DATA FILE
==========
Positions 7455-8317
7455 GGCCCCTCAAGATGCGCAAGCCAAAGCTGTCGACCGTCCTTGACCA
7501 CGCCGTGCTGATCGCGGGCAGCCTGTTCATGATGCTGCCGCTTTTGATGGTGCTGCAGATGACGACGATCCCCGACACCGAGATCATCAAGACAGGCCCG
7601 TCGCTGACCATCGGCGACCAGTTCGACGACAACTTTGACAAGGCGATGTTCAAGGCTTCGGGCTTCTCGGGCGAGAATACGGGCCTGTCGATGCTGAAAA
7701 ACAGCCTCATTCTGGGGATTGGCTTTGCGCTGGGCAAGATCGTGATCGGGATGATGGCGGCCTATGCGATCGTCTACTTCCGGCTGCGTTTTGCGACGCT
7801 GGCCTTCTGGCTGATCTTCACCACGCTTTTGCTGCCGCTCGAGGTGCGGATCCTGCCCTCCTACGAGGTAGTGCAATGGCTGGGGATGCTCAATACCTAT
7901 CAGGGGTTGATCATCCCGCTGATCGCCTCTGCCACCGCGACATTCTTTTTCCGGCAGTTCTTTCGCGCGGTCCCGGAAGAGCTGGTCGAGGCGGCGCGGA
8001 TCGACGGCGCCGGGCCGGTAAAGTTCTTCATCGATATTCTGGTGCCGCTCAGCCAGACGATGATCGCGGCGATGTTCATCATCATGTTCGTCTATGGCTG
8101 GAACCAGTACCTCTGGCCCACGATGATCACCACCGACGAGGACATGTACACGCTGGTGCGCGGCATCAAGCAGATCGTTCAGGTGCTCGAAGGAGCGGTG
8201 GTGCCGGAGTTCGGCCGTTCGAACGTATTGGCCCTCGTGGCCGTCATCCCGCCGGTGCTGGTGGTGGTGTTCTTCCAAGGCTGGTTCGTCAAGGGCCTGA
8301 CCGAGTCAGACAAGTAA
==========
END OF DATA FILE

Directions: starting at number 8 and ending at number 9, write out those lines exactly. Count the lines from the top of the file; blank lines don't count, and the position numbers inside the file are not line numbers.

8001 TCGACGGCGCCGGGCCGGTAAAGTTCTTCATCGATATTCTGGTGCCGCTCAGCCAGACGATGATCGCGGCGATGTTCATCATCATGTTCGTCTATGGCTG
8101 GAACCAGTACCTCTGGCCCACGATGATCACCACCGACGAGGACATGTACACGCTGGTGCGCGGCATCAAGCAGATCGTTCAGGTGCTCGAAGGAGCGGTG